8,301 war dead of the United States of America from World War II rest here. Most died late in 1944 and in 1945, in the airborne and ground operations in eastern Holland, during the advances into Germany over the Roer and across the Rhine, and in air operations over these regions.
Additionally, the names of the 1,722 Americans whose remains were never recovered or not identified are inscribed along each side of the Court of Honor. A bronze rosette marks the names of those who were subsequently found. 105 headstones mark the graves of the 106 “unknowns”. The construction and care of this 65.5 acre cemetery and memorial are the responsibility of the American Battle Monuments Commission, an agency of the United States Government. Use of the land was granted, in perpetuity, by the people of the Netherlands.”

The walls are beautiful, peaceful and somber… in the center between the two long side walls is a long reflecting pool headed by a statue and a tall tower… but back to the names on the wall… they are beautiful. May each and every one of them Rest in Peace.

(photograph © Kiwidutch)

(photograph © Kiwidutch)

(photograph © Kiwidutch)

(photograph © Kiwidutch)

(photograph © Kiwidutch)

(photograph © Kiwidutch)

(photograph © Kiwidutch)

(photograph © Kiwidutch)

(photograph © Kiwidutch)

(photograph © Kiwidutch)

(photograph © Kiwidutch)

(photograph © Kiwidutch)

(photograph © Kiwidutch)

(photograph © Kiwidutch)

(photograph © Kiwidutch)

(photograph © Kiwidutch)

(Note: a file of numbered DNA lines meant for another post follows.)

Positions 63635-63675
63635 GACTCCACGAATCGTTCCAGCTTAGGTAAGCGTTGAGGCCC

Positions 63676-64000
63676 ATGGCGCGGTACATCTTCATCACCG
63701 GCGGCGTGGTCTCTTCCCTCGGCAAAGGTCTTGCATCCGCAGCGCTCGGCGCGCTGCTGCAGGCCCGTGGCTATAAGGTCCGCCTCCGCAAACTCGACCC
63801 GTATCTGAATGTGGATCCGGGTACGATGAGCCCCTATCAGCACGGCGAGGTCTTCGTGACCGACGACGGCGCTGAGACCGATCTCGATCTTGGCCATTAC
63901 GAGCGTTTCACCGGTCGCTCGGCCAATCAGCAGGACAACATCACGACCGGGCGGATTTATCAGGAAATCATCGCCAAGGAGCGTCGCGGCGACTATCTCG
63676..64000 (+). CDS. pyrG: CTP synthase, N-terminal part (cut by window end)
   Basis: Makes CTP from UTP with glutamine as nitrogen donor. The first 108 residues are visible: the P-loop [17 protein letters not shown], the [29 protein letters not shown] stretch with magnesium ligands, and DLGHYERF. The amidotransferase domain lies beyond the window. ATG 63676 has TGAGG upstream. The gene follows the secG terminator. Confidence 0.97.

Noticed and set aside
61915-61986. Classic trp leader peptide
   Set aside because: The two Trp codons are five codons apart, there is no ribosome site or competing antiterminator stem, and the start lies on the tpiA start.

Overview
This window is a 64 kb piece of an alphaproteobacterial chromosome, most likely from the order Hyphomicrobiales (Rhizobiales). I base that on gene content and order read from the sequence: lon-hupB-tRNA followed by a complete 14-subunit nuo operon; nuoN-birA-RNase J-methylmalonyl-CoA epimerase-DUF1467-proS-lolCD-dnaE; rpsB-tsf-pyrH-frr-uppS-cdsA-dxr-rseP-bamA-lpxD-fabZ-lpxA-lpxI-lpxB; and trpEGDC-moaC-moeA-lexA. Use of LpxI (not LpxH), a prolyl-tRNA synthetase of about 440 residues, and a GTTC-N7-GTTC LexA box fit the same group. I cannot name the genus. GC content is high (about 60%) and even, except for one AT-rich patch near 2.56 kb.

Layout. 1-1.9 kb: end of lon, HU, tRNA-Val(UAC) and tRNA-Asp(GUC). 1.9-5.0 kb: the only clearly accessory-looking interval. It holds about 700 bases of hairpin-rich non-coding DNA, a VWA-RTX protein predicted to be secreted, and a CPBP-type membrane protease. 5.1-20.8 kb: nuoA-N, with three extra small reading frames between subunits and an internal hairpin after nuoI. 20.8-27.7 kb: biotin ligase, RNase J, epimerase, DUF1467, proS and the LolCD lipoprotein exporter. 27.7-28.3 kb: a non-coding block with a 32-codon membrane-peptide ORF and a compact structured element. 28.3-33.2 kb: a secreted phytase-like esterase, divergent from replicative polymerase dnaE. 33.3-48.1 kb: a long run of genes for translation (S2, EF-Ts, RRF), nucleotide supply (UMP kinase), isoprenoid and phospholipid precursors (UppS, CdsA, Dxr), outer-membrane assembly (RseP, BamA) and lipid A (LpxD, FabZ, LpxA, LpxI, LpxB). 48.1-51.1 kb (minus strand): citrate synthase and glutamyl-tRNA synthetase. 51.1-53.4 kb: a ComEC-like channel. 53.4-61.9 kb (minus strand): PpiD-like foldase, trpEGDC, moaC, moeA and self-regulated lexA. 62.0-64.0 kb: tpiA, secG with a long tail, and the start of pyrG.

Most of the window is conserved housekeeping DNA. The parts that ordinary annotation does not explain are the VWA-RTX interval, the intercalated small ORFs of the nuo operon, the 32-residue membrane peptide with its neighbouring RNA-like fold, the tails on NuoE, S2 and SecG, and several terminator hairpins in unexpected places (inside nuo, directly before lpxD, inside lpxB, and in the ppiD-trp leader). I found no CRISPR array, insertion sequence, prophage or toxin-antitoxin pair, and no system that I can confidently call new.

(photograph © Kiwidutch)

(photograph © Kiwidutch)

(photograph © Kiwidutch)

(photograph © Kiwidutch)

(photograph © Kiwidutch)

(photograph © Kiwidutch)

(photograph © Kiwidutch)

(photograph © Kiwidutch)

(photograph © Kiwidutch)

(photograph © Kiwidutch)

(photograph © Kiwidutch)

(photograph © Kiwidutch)

(photograph © Kiwidutch)

(photograph © Kiwidutch)

(photograph © Kiwidutch)

(photograph © Kiwidutch)

(photograph © Kiwidutch)

(photograph © Kiwidutch)

(photograph © Kiwidutch)

(photograph © Kiwidutch)

(photograph © Kiwidutch)

(photograph © Kiwidutch)

(photograph © Kiwidutch)

(photograph © Kiwidutch)

May 16, 2014

A Beautiful Way To Remember…

Filed under: ART,BELGIUM,La Roche-en-Ardenne,Statues / Sculpture — kiwidutch @ 1:00 am
Tags: , ,

Close to the river in the small Belgium town of  La Roche-en-Ardenne there is something that you will see in every European town large and small:  a war memorial. Many of these are beautiful statues and this one is no different. Commemorating the towns fallen from the second World War, these names represent the devastating  toll that the loss of members of these little communities sustained. In this photographic post I will let the photographs speak for themselves…

(photograph © Kiwidutch)

(photograph © Kiwidutch)

(photograph © Kiwidutch)

(photograph © Kiwidutch)

(photograph © Kiwidutch)

(photograph © Kiwidutch)

(photograph © Kiwidutch)

(photograph © Kiwidutch)